- Cell Processor – Cell is a microprocessor architecture jointly developed by Sony Computer Entertainment, Toshiba, and IBM, an alliance known as “STI”. Its architecture includes a novel memory coherence architecture for which IBM received many patents. The architecture emphasizes efficiency/watt, prioritizes bandwidth over latency, and favors peak computational throughput over simplicity of program code.
- RSX – The RSX ‘Reality Synthesizer’ graphics processing unit is a graphics chip design co-developed by NVIDIA and Sony for the PlayStation 3 gaming console.
- 550 MHz on 90 nm process 
- 300+ million transistors (600 million with Cell CPU) 
- Multi-way programmable parallel floating-point shader pipelines
- Independent pixel/vertex shader architecture
- 24 parallel pixel-shader ALU pipes
- 5 ALU operations per pipeline, per cycle (2 vector4 , 2 scalar/dual/co-issue and fog ALU, 1 Texture ALU)
- 27 FLOPS per pipeline, per cycle
- 8 parallel vertex pipelines
- 2 ALU operations per pipeline, per cycle (1 vector4 and 1 scalar, dual issue)
- 10 FLOPS per pipeline, per cycle
- Maximum vertex count: 1.6 billion vertices per second
- Minimum (worst case) polygon count: 366.66 million polygons per second ( 1 billion vertices per second / 3 vertices per triangle)
- Maximum (theory case) polygon count: 533.33 million polygons per second( 1.6 billion vertices per second / 3 vertices per triangle)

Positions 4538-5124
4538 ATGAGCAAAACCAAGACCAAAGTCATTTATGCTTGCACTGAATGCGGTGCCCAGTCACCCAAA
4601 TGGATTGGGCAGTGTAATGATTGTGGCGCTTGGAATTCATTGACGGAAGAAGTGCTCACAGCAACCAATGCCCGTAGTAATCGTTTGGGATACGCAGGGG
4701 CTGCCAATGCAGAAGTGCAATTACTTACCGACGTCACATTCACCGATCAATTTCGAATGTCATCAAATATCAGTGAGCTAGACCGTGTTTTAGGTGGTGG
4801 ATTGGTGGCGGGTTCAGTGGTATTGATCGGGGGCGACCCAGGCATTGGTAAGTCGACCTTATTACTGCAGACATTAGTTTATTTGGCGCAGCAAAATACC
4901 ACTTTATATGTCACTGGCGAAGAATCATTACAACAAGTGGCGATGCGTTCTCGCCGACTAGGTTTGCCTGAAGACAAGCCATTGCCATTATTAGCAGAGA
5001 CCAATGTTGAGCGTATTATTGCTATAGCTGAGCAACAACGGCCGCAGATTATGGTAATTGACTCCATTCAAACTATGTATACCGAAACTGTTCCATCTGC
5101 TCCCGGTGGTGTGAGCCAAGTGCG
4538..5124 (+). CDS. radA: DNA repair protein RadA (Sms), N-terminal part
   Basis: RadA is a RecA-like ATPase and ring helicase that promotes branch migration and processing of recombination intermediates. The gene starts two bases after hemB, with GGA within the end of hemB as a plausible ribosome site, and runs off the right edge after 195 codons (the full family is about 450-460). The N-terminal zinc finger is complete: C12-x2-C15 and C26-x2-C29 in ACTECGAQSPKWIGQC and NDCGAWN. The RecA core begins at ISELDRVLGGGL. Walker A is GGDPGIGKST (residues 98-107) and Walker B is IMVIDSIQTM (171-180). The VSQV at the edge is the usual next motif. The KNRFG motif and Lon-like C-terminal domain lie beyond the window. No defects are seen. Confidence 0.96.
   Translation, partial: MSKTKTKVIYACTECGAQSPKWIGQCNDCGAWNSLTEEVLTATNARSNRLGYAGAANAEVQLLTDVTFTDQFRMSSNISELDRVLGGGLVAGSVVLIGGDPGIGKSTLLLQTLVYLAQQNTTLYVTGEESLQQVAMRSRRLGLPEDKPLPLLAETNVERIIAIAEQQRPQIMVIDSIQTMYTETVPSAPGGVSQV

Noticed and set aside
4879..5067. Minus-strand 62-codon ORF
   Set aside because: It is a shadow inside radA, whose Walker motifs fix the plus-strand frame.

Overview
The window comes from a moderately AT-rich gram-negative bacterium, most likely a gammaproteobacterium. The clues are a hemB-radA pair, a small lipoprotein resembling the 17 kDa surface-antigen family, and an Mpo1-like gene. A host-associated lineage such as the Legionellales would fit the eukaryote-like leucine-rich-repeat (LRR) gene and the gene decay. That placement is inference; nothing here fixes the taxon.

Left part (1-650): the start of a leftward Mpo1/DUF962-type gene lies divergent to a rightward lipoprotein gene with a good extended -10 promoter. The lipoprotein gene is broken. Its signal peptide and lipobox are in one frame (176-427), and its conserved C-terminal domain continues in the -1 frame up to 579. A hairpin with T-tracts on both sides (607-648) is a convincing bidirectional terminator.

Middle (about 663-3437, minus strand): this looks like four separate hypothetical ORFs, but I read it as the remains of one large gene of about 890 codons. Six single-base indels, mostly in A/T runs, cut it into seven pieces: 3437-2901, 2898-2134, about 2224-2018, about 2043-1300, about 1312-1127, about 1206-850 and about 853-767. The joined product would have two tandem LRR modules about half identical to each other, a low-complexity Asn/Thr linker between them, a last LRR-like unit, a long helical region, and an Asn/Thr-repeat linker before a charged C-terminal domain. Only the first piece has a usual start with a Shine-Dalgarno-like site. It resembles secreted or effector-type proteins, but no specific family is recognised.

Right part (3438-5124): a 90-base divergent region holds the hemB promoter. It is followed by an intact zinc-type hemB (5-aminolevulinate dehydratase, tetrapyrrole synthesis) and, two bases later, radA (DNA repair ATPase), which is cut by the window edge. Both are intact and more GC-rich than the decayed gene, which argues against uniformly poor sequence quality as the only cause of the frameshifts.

- Maximum (optimistic case) polygon count: 886 million and more depending on how many triangle strips are used in a game.
- Maximum shader operations: 136 billion shader operations per second
- Floating Point Operations per Second: 1.8 TFLOPs (1.8 trillion Floating Point Operations per Second)
- 24 texture filtering units (TF) and 8 vertex texture addressing units (TA)
- 8 Render Output units / pixel rendering pipelines
- Maximum Dot product operations: 54 billion per second 
- 128-bit pixel precision offers rendering of scenes with high dynamic range rendering (HDR)
- 256 MB GDDR3 RAM at 700 MHz 
- 128-bit memory bus width
- 22.4 GB/s read and write bandwidth
- Cell FlexIO bus interface
- Support for OpenGL ES 2.0
- Support for S3TC texture compression 
- XMB – The XrossMediaBar (pronounced CrossMediaBar and officially abbreviated as XMB) is the Emmy award-winning graphical user interface developed by Sony. The interface features icons that are spread horizontally across the screen. Navigation moves the icons, instead of a cursor. These icons are used as categories to organize the options available to the user. When an icon is selected on the horizontal bar, several more appear vertically, above and below it (selectable by the up and down directions on a directional pad). Originally used on the PSX, the XrossMediaBar is used as the default interface on both the PlayStation Portable and the PlayStation 3. Since 2006, it has also been used in high-end WEGA TVs, the BRAVIA starting with the 3000 (only in S-series and above), some Sony Cyber-shot cameras and the high-end STR-DA 5200ES AV receiver. The Sony Ericsson K850’s and W910’s media menu is also a version of XMB, indicating that the next implementation of XMB is in Sony Ericsson mobile phones. The XMB has also been confirmed as the menu system in the next generation of Sony’s BRAVIA TVs. Sony has also added the XMB to its latest range of VAIO laptops.